New York voters overwhelmingly approved $4.2 billion in new borrowing to fund the Clean Water, Clean Air and Green Jobs Environmental Bond Act by a margin of 59 percent to 29 percent, with 12 percent leaving the ballot question blank.
The bond act will direct funds to four major areas: flood risk reduction, open space land conservation and recreation, climate change mitigation and water quality improvement and resilient infrastructure.
More than 3.3 million New Yorkers voted to approve the spending while 1.6 million voted against it.
The bond act did well in the counties of Albany, Bronx, Broome, Cayuga, Chemung, Clinton, Columbia, Cortland, Dutchess, Erie, Essex, Franklin, Greene, Jefferson, Kings, Madison, Monroe, Nassau, New York, Niagara, Oneida, Onondaga, Ontario, Orange, Oswego, Otsego, Putnam, Queens, Rensselaer, Richmond, Rockland, Saratoga, Schenectady, Seneca, St. Lawrence, Suffolk, Sullivan, Tompkins, Ulster, Warren, Washington and Westchester.
The act wasn’t as popular in the counties of Allegany, Cattaraugus, Chautauqua, Chenango, Delaware, Fulton, Genesee, Hamilton, Herkimer, Lewis, Livingston, Montgomery, Orleans, Schoharie, Schuyler, Steuben, Tioga, Wayne, Wyoming and Yates.
The proposal seeks to improve the quality of New York’s drinking water by investing at least $650 million towards replacing lead pipes, expanding sewers and improving water treatment plants. An additional $650 million would be dedicated to conserving wildlife, improving and expanding public parks, and protecting farmland and other open spaces.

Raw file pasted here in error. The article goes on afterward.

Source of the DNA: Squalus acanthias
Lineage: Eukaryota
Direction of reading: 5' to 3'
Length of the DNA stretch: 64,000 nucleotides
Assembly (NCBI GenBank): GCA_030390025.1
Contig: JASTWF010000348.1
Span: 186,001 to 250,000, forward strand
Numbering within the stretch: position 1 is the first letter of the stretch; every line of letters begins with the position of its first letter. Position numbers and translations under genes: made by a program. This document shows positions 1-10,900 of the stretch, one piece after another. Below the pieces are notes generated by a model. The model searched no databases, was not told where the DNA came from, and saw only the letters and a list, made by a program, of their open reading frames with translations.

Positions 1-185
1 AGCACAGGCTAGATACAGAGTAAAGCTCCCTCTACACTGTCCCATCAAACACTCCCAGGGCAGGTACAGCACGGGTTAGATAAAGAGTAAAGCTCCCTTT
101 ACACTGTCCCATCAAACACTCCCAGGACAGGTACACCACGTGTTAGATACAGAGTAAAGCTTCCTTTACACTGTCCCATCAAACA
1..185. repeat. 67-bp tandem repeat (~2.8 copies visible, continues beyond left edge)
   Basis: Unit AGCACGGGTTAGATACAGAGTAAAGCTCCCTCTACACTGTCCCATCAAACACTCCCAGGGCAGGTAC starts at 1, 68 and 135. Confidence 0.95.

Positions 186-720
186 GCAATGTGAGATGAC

Air quality and public health would improve by investing $1.5 billion towards funding clean school buses, planting trees along streets and modifying public buildings to improve energy efficiency and air filtration.
The bond act will update New York community infrastructure by investing $1.1 billion towards projects like updating roads, bridges and stormwater systems to reduce flooding risks.
Supporters of the bond act say it will also improve and conserve wildlife habitats by repairing wetlands, forests and shorelines. Furthermore, these projects would support about 100,000 local, family-sustaining jobs, strengthening the New York economy and job markets.
At least 35 percent of the total funding must be spent in disadvantaged communities, with a goal of reaching 40 percent.